22 March 2015

Sun illumination logger with Arduino - summing it up

The 2015/03/20 Solar eclipse is gone and it is time to summarize my short project about it.

It all started one day at work during lunch break, when a colleague expressed his worries for an electric blackout because of the eclipse and the large amount of photovoltaic sources in Europe suddenly reducing their production capacity during peak hour. That was about one month before the event.

I had a PV cellphone battery charger that laying around. Since its performance had not impressed me at all, the solar panel was donated to a new project: measure incident solar power during the Eclipse.

A very simple circuit was assembled, using Arduino A/D converter to measure the PV panel open loop output voltage once a minute.

PV output voltage without a load.
I was WRONG. The unloaded panel voltage is almost maximum even in full shade (about 6 V), but we all know that the available PV power is much less than in direct sunlight.
The 100x55 mm solar panel.
Curiously it reminds of 100mA x 5.5V.

So one sunny day I measured the short circuit current of the panel, a bit more than 100 mA. The Arduino A/D converter accepts 5 V max and a resistor is the simplest form of I/V converter.  This meant passing the current through a R = V / I = 5 / 0.1 = 50 ohm. Easy, but it dissipates P = V * I = 5 * 0.1 = 0.5 W. Heatsink required on the resistor.

A few firmware adjustments later I could finally get meaningful readings of the PV power coming out of my little panel. The graph clearly shows when the Sun rises on the panel (10 am or so), clouds passing by, sunset. 9 days left to the Eclipse for collecting samples

Few more days into the project and we got two rainy days. The available instant power drops from almost 500 mW to an amount variable between 1 and 50 mW. 6 days left to the Eclipse.

Then, worried by the heat produced in the 12-5 V voltage regulator, I wanted to measure the total input current. This operation fried both the regulator and the Arduino of my project. (This accident that I turned into an experiment will be described in another blog post.) The circuit had to be offline for a couple of days until I replaced the voltage regulator to the solderless breadboard.

The 3 days left to the eclipse were sunny and provided good readings. The only heat produced in the circuit was now in the I/V converter resistor. So far so good.

Finally the Eclipse day came. We were expecting about 70% coverage maximum at 10:30 am. This is how the sky looked like all day long:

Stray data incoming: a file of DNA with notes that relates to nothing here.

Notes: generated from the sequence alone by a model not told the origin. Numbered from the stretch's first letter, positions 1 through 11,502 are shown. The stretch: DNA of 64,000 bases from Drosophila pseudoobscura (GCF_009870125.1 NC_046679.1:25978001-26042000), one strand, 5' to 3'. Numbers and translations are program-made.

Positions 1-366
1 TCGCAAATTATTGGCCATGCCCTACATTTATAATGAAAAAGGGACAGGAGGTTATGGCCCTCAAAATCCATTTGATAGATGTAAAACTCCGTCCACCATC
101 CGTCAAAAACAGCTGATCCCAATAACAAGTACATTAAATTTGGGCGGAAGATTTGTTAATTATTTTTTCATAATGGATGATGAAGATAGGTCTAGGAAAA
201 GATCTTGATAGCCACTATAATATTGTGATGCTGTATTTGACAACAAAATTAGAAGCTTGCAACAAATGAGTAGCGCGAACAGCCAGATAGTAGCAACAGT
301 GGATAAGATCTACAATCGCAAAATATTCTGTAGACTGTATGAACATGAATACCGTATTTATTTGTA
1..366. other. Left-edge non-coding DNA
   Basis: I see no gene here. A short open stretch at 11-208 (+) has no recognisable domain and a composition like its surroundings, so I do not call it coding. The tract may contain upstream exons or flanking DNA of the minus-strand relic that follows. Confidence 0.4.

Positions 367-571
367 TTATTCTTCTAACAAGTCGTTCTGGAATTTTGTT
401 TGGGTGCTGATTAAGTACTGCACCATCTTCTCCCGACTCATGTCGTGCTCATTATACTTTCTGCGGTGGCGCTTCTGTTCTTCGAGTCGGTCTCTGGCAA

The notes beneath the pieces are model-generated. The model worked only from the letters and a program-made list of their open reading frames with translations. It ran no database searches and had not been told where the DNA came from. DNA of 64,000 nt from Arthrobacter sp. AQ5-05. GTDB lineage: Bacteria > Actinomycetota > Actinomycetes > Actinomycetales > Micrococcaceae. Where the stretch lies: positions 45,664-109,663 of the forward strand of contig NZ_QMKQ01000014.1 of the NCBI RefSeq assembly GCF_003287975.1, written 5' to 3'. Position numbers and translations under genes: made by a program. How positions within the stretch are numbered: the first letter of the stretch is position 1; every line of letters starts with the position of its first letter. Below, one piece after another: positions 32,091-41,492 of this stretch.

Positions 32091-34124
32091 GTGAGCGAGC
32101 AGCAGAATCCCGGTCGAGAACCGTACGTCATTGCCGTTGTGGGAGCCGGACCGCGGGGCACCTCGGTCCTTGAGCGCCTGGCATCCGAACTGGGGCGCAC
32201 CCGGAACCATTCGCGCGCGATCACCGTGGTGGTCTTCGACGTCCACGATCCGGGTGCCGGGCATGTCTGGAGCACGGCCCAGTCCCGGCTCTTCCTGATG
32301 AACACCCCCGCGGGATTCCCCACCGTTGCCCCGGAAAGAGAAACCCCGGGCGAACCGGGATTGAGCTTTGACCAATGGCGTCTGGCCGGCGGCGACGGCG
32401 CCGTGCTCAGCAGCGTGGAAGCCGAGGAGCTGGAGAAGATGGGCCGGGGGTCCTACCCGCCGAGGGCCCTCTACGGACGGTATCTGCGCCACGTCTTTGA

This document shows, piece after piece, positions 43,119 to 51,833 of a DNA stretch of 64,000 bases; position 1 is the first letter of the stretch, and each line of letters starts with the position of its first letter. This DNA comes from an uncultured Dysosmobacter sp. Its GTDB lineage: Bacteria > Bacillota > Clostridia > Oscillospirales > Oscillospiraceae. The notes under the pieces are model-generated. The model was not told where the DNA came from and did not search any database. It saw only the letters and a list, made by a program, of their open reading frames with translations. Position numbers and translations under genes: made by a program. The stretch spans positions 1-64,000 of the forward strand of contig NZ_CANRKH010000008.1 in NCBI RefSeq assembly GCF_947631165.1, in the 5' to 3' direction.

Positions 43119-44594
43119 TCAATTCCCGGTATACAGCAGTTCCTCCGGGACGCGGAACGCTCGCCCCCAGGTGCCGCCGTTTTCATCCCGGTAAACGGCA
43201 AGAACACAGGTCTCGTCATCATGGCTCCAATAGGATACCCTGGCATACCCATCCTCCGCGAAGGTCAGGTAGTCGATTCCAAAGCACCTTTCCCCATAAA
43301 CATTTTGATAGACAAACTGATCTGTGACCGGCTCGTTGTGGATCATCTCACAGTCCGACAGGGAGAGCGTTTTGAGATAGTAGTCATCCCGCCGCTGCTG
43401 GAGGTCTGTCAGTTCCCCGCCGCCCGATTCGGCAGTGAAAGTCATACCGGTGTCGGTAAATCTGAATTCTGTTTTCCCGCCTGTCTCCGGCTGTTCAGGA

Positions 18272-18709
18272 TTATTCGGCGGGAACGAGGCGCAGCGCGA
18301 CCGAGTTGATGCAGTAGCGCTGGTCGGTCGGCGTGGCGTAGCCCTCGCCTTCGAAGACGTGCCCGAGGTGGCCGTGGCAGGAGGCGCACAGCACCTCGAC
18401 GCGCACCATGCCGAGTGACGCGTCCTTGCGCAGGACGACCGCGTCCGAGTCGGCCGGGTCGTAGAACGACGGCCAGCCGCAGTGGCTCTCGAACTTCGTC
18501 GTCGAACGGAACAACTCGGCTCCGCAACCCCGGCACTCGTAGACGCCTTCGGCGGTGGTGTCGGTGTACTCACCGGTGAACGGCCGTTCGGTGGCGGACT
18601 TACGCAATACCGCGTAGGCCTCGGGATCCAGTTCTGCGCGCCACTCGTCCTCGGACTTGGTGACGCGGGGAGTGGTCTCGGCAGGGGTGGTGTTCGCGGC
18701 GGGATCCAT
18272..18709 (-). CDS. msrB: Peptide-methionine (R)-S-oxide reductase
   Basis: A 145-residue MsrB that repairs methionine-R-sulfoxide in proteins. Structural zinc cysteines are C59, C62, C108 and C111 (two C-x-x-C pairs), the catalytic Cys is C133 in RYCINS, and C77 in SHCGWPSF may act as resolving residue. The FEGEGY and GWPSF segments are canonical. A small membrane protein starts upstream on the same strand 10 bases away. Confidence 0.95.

Thick clouds and not even an idea of wind. The Sun is behind there, I know.

Back home at night I downloaded the logger data and produced the usual graph, ready for the total failure of the experiment:

The thicker yellow line laying on the X axis represents data collected on March 20th. Sun radiation was too weak to produce enough current for a side-by-side comparison with other days. But, wait a moment! Let's have a second look at the last graph. I can add a second Y-axis on the right, that has a different scale than left Y-axis. Ta-da!!

Almost magically the March 20th yellow line sparks to life. Power readings are not meaningful (and certainly not useful as an energy source), but the trend in between clouds is interesting. Look at the smooth dip in the morning, with a low at 10:30 am. Even if the sky was totally cloudy, the simple instrument could detect the whole eclipse. My eyes did notice it as well, but not so carefully.

So, after wrong type of measurement, hardware failures and cloudy days, how would you consider this experiment? Success or failure?


Unknown said...

I'm thinking about a similar project. did you post the code or a circuit diagram anywhere? I like the simplicity of this. Thanks!

Paolo said...

Hello Findlay. I have not published the code. Please drop me an email (ik1zyw at yahoo dot com) and I will send you the Arduino sketch I used. It is basically a timed reading of the ADC written to an SD card.

Also read my previous posts about the Sun logger because you will need to know more of your voltage source before feeding it to Arduino. You need a voltage between 0 and 5 V, so some conditioning might be necessary.